Which Joe gave his name to ‘sloppy joes’? We look at five interesting sandwiches and their lexical origins.
Any of the appendages, typically found in pairs, surrounding the mouth of an insect or other arthropod and adapted for feeding.
- ‘The clearest examples are certain mosquito species in which the mouthparts of males are adapted for drinking nectar and those of females for imbibing blood.’
- ‘Poultry lice are small wingless insects with chewing mouthparts.’
- ‘No bigger than an apple seed, the bedbug is descended from plant-feeding insects that evolved skin-piercing mouthparts for sucking up blood.’
- ‘Dipterans typically have sucking mouthparts, and may feed on plant juices or on decaying organic matter.’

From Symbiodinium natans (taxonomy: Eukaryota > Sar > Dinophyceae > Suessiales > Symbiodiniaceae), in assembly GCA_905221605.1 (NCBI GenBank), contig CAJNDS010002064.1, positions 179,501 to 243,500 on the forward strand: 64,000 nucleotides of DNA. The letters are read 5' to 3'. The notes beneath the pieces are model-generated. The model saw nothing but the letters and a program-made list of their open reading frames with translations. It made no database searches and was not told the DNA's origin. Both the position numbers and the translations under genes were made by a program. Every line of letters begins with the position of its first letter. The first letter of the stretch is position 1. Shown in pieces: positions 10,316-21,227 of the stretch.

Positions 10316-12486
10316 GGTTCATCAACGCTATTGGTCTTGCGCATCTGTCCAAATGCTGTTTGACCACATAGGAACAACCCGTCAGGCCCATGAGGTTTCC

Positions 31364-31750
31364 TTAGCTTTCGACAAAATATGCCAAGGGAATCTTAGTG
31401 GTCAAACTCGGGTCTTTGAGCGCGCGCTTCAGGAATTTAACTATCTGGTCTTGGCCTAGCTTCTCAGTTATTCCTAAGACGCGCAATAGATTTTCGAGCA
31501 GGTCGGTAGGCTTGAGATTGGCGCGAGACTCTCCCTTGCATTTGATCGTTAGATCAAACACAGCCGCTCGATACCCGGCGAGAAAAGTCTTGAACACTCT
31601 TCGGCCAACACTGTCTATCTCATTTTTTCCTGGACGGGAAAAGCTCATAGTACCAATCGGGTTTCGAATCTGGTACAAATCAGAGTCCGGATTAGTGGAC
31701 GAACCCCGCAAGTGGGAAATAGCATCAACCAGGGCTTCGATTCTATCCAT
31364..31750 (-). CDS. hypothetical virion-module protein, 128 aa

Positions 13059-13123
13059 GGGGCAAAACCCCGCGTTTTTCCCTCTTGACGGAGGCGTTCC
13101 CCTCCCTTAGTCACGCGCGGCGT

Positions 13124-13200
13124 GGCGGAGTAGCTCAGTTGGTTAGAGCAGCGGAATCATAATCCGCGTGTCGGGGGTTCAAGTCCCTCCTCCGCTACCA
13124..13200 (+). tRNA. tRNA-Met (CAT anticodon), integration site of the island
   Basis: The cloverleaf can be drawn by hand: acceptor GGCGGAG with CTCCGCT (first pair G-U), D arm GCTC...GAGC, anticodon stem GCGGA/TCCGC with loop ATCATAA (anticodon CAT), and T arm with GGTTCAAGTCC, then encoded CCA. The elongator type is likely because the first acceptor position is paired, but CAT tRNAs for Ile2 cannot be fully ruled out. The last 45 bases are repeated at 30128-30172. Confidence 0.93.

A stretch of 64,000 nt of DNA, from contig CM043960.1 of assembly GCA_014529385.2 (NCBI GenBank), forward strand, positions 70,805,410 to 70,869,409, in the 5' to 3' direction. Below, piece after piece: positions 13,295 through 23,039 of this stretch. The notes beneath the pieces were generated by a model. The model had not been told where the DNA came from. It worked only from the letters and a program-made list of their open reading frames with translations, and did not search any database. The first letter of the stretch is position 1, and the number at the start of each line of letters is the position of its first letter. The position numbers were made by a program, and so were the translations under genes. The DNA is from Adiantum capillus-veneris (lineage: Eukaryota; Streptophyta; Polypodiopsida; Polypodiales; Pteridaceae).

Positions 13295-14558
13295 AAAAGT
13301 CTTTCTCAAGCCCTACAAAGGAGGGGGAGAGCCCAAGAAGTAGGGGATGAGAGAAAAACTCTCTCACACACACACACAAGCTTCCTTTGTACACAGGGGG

- ‘Crustacea are characterized by two pairs of antennae, three pairs of mouthparts, and a special type of larvae called the nauplius.’
- ‘Their laterally flattened bodies are covered in bristles and spines and their mouthparts are especially adapted for piercing and sucking.’
Are you looking for a word for a foolish person? We explore twelve interesting words to describe the dunderheads in your life.
Before you run for the hills, let’s run through a list of ‘run’ expressions that are running through our minds.
The definitions of ‘buddy’ and ‘bro’ in the OED have recently been revised. We explore their history and increase in popularity.